Muay Thai, also known as Thai boxing, is a traditional martial art which originated from Thailand. Practitioners of Muay Thai use their fists, elbows, knees and feet to compete into the race of the strongest. As with other martial arts, it is also a school of life, where the individual not only learn to control his body, but also his mind. It has become the national sport of Thailand and numerous competitions are organized in every major cities of the country.
The origins of Muay Thai
Historically, the first occurrences of Thai boxing can be traced to the 1550s, but it was not until the 18th century that the sports had reached its peak, under the reign of King Pra Chao Sua, nicknamed the Tiger King, who was an avid combatant and sportsman, used to disguise himself to participate into Muay Thai competitions that were organized in the Kingdom of Siam. During his reign, the country was at peace with other nations, so he instructed the army to practice Muay Thai to keep them busy and ready should a war arises in the future.
Fast forward to 1921, the martial art was banned as it was considered to dangerous and, in some instances, deadly. In the mid 1930s, a reform of the rules was adopted so that it becomes safer and follows the rules of the Marquis of Queensberry, a set of rules that were drafted in 1865 to promote the noble art of boxing. Since then, practitioners have to wear gloves and learned how not to use headbutts, which used to be accepted.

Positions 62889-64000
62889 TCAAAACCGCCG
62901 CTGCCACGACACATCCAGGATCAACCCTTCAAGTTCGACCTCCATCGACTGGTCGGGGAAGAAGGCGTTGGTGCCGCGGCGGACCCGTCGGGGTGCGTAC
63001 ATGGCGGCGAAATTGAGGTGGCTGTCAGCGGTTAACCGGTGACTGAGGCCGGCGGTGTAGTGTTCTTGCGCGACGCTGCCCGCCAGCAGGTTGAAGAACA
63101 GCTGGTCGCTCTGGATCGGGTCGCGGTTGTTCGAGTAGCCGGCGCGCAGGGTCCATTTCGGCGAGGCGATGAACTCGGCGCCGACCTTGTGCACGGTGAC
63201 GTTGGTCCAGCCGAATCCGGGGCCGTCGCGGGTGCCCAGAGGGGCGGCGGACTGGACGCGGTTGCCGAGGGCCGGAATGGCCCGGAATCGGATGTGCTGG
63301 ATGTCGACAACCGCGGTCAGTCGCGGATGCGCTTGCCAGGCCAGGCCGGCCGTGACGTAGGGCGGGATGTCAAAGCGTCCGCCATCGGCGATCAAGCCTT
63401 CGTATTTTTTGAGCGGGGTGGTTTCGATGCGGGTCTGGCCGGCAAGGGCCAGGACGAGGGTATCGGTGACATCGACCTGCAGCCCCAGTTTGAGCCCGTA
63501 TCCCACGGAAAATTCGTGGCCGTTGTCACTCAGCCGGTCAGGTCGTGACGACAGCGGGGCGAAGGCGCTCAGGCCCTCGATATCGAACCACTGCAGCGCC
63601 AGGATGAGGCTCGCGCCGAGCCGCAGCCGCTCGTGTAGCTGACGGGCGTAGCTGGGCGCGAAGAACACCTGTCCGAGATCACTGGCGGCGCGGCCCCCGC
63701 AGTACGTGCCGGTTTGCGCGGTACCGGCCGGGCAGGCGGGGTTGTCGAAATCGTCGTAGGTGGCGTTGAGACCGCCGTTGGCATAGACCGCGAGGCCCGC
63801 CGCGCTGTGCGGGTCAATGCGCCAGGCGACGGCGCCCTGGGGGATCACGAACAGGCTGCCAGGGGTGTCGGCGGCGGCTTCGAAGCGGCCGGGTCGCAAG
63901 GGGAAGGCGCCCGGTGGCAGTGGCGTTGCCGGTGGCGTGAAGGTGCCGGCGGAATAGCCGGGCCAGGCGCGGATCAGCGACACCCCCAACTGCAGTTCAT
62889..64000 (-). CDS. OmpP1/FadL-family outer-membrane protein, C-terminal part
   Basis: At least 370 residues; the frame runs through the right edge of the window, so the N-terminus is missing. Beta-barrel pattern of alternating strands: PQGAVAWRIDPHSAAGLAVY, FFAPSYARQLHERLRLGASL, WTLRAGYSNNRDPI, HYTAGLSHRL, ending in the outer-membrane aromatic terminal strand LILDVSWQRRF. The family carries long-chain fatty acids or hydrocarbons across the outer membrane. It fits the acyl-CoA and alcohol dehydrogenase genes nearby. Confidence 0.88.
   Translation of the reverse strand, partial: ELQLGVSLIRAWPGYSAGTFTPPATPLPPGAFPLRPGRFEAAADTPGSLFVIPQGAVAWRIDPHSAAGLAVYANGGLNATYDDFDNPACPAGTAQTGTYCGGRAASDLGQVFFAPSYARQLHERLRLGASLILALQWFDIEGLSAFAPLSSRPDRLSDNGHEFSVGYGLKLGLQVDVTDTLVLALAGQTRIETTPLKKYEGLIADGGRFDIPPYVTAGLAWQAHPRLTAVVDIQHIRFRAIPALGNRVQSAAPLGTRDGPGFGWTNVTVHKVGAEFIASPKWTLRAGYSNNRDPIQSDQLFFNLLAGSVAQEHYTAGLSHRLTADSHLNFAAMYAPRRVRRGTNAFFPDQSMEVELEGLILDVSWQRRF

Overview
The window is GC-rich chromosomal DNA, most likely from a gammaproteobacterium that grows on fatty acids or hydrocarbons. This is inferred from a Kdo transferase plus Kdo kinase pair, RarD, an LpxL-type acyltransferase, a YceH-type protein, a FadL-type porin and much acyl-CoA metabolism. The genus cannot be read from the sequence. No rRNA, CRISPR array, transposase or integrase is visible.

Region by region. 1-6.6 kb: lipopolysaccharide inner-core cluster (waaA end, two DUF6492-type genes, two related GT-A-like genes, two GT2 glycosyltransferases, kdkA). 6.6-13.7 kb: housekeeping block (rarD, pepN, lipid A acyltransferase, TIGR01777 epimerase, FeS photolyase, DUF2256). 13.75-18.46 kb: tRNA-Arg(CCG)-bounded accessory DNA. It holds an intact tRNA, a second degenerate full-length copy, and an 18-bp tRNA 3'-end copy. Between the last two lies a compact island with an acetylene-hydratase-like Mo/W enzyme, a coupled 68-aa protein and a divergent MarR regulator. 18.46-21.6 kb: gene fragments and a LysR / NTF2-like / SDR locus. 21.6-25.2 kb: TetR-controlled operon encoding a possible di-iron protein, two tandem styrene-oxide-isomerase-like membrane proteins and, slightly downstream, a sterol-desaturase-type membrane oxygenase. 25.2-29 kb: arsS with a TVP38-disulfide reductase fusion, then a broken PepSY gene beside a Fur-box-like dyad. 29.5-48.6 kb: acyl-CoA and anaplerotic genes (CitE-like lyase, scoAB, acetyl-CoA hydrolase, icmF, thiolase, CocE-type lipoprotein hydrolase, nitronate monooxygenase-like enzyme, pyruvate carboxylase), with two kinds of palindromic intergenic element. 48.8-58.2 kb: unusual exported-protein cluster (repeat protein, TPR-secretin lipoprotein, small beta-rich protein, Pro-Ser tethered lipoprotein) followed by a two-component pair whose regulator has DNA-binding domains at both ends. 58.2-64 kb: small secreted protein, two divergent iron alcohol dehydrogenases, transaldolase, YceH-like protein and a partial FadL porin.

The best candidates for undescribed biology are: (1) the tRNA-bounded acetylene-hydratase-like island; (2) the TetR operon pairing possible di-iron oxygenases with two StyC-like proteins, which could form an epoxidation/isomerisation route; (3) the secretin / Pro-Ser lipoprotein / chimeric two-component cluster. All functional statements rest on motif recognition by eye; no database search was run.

Muay Thai in today’s society
Thai boxing is a large industry in Thailand, which provides a living to an estimate 200,000 people from boxers to venue organizers and traders. While gambling is illegal in Thailand, placing a bet on your favorite fighter is legal and accepted, though the codes and signs to communicate your intention may be difficult to grasp for the neophytes.
The number of “nak muay”, or Thai boxers, is estimated to be around 100,000 in the Kingdom, and more than a hundred fights take place every week across the country.
Muay Thai fights
A traditional fight lasts five rounds of three minutes, or until one of the boxers is KO or TKO. Preceding the fight, the combatants will observe a ritual dance, known as “ram muay”, which serves as a show of respect toward the sport, the adversary and the public and showcases the specific technique of the school you have been training with.
There are several stadium in Phuket where you can see some Muay Thai fights, such as the Patong Stadium or the Suwit Stadium in Chalong. While watching a fight may not be everyone’s cup of tea, it is truly a unique experience and the fact that you can have the opportunity to witness a competition in the birth place of the sport makes it even more special.
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